This box with a shallow drawer was made to hold Buddhist sutras and is decorated with the sacred symbol of Buddhist art: the lotus pond. The style of the leaves, stems, and seed heads in the various stages of the plant’s life is reminiscent of early seventeenth-century designs by Tawaraya Sōtatsu (died ca. 1640). The application of the hiramaki-e (flat “sprinkled picture”) and e-nashiji (“pear-skin picture”) sprinkling represents a later type of the Kōdaiji lacquer style.
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Title:Sutra Box (Kyōbako) with Lotus Pond
Period:Edo period (1615–1868)
Date:early 17th century
Medium:Lacquered wood with gold togidashimaki-e, hiramaki-e, and e-nashiji (“pear-skin picture”)
Dimensions:H. 5 7/8 in. (15 cm); W. 8 1/8 in. (20.6 cm); L. 14 3/8 in. (36.5 cm)
Credit Line:Mary Griggs Burke Collection, Gift of the Mary and Jackson Burke Foundation, 2015
This box made to hold sutras is decorated with a motif of lotus in a pond—an apt theme, as the lotus is the most sacred plant in Buddhist iconography. The depiction of leaves at various stages of the plant's growth and decay is reminiscent of early-seventeenth-century handscroll designs painted by Sōtatsu and bearing poems inscribed by Hon'ami Kōetsu (cat. no. 84).
Except for the bottom and the interior of the close-fitting lid, both of undecorated lacquer, the design covers the entire surface of the box. A shallow drawer with a metal handle is set into the box just above the base. Gilded metal fittings with incised designs of foliage protect the four corners and the center of each long side of the lid and base. Dewdrops filled with various shades of sprinkled gold are scattered across the black-lacquered background and on the lotus plants. The blossoms, leaves, and stems are filled in with gold dust, and patches of granular gold create a dark and light ground and the impression of subtle shading. Stylistically, the sutra box belongs to the Kōdaiji maki-e type of lacquerware (cat. nos. 88–92 ), but technically the decoration is far more complex and accomplished than that found on other works of the Kōdaiji type. It may therefore be dated to the end of the Momoyama period, in the early seventeenth century.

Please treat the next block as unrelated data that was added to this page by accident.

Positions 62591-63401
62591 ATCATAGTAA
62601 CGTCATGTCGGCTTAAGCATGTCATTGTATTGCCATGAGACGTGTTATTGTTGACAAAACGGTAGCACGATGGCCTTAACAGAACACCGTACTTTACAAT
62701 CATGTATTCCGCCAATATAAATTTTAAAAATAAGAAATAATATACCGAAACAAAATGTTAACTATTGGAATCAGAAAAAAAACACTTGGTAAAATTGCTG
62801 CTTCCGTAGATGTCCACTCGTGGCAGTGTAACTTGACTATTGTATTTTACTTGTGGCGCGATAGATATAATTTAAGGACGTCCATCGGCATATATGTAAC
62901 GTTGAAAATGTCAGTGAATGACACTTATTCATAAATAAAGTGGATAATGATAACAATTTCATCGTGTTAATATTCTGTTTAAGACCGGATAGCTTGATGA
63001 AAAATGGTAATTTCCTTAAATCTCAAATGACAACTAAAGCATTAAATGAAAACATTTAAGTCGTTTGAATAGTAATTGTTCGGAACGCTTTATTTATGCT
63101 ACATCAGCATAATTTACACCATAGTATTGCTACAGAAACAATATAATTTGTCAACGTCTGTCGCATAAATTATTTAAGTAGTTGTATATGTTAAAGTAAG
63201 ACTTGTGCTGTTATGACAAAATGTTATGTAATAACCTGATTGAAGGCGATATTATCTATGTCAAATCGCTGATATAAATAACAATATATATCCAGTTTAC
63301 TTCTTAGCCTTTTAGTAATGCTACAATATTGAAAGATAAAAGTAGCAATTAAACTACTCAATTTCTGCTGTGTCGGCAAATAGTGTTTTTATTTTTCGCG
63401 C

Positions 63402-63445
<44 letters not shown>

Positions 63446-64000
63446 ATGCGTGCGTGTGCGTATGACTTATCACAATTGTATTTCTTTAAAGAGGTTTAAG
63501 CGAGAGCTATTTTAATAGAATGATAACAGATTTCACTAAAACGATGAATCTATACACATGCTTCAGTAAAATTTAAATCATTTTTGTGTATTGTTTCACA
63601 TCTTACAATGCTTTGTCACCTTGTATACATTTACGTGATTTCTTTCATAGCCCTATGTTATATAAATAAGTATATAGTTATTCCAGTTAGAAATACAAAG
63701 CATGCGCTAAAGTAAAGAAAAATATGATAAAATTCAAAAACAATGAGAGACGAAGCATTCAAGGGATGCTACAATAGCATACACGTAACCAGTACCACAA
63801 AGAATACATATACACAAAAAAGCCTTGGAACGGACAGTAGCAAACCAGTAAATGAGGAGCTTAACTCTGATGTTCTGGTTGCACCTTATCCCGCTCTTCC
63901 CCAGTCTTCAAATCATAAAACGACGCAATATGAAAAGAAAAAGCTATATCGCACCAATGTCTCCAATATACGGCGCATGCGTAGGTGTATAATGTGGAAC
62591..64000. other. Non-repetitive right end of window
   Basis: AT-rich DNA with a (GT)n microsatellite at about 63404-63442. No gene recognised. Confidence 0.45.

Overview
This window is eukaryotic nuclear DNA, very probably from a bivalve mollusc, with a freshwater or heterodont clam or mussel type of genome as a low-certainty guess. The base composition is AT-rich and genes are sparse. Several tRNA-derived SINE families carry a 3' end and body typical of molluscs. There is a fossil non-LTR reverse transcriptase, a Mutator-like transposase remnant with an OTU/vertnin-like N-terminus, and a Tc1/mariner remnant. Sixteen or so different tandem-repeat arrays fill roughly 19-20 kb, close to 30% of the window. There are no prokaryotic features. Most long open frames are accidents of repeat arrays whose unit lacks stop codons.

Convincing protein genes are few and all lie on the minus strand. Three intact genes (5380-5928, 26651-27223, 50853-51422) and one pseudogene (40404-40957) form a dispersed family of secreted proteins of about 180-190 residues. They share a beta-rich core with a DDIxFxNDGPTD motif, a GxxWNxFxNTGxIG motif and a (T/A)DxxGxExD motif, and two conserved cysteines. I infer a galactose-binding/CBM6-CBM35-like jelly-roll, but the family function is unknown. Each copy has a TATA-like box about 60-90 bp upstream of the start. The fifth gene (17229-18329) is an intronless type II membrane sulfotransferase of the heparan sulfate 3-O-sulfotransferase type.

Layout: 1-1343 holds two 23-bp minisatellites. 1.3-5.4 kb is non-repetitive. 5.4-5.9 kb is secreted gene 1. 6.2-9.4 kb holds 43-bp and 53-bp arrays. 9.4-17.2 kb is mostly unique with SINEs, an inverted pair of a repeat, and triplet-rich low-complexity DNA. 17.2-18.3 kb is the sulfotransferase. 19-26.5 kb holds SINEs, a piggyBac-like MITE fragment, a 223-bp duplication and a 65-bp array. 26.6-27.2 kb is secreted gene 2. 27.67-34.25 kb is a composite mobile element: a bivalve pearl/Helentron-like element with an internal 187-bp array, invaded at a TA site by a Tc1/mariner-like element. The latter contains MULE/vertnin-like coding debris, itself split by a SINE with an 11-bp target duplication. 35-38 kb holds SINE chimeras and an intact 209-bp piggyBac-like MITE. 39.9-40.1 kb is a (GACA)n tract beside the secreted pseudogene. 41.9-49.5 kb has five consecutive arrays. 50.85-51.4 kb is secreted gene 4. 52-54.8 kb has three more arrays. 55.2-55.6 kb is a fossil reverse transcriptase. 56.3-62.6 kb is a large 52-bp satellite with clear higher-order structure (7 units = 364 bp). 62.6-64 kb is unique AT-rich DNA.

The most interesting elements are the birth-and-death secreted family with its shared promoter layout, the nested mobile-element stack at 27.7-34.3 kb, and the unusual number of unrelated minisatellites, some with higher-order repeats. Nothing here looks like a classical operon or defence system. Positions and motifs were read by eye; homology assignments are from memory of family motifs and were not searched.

[Miyeko Murase 2000, Bridge of Dreams]
Signature: Signature on underside- front proper right corner.
Mary Griggs Burke; Mary and Jackson Burke Foundation , New York (until 2015; donated to MMA)
Tokyo National Museum. "Nihon bijutsu meihin ten: nyūyōku bāku korekushon," May 21, 1985–June 30, 1985.
Nagoya City Art Museum. "Nihon bijutsu meihin ten: nyūyōku bāku korekushon," August 17, 1985–September 23, 1985.
Atami. MOA Museum of Art. "Nihon bijutsu meihin ten: nyūyōku bāku korekushon," September 29, 1985–October 27, 1985.
Hamamatsu City Museum of Art. "Nihon bijutsu meihin ten: nyūyōku bāku korekushon," November 12, 1985–December 1, 1985.
New York. Asia Society. "Art of Japan: Selections from the Burke Collection, pts. I and II," October 2, 1986–February 22, 1987.
New York. Asia Society. "The Image and the Word: Buddhist Manuscript Illuminations," April 9, 1987–June 7, 1987.
Schirn Kunsthalle Frankfurt. "Die Kunst des Alten Japan: Meisterwerke aus der Mary and Jackson Burke Collection," September 16, 1990–November 18, 1990.
New York. The Metropolitan Museum of Art. "Masterpieces of Japanese Art from The Mary Griggs Burke Collection," March 30–June 25, 2000.
Museum of Fine Arts, Gifu. "Enduring Legacy of Japanese Art: The Mary Griggs Burke Collection," July 5, 2005–August 19, 2005.
Hiroshima Prefectural Art Museum. "Enduring Legacy of Japanese Art: The Mary Griggs Burke Collection," October 4, 2005–December 11, 2005.
Tokyo Metropolitan Art Museum. "Enduring Legacy of Japanese Art: The Mary Griggs Burke Collection," January 24, 2006–March 5, 2006.
Miho Museum. "Enduring Legacy of Japanese Art: The Mary Griggs Burke Collection," March 15, 2006–June 11, 2006.
New York. The Metropolitan Museum of Art. "Celebrating the Arts of Japan: The Mary Griggs Burke Collection," October 20, 2015–May 14, 2017.
New York. The Metropolitan Museum of Art. "The Poetry of Nature: Edo Paintings from the Fishbein-Bender Collection," February 27, 2018–January 21, 2019.
Pal, Pratapaditya, and Julia Meech-Pekarik. Buddhist Book Illuminations. New York: Ravi Kumar Publishers, 1988, p. 301, pl. 87.
Tsuji Nobuo 辻惟雄, Mary Griggs Burke, Nihon Keizai Shinbunsha 日本経済新聞社, and Gifu-ken Bijutsukan 岐阜県美術館. Nyūyōku Bāku korekushon-ten: Nihon no bi sanzennen no kagayaki ニューヨーク・バーク・コレクション展 : 日本の美三千年の輝き(Enduring legacy of Japanese art: The Mary Griggs Burke collection). Exh. cat. [Tokyo]: Nihon Keizai Shinbunsha, 2005, p. 120, cat. no. 60.
Murase, Miyeko, Il Kim, Shi-yee Liu, Gratia W. Nakahashi, Stephanie Wada, Soyoung Lee, and David Ake Sensabaugh. Art Through a Lifetime: The Mary Griggs Burke Collection. Vol. 2, Japanese Objects, Korean Art, Chinese Art. [New York]: Mary and Jackson Burke Foundation, , p. 123, cat. no. 781.
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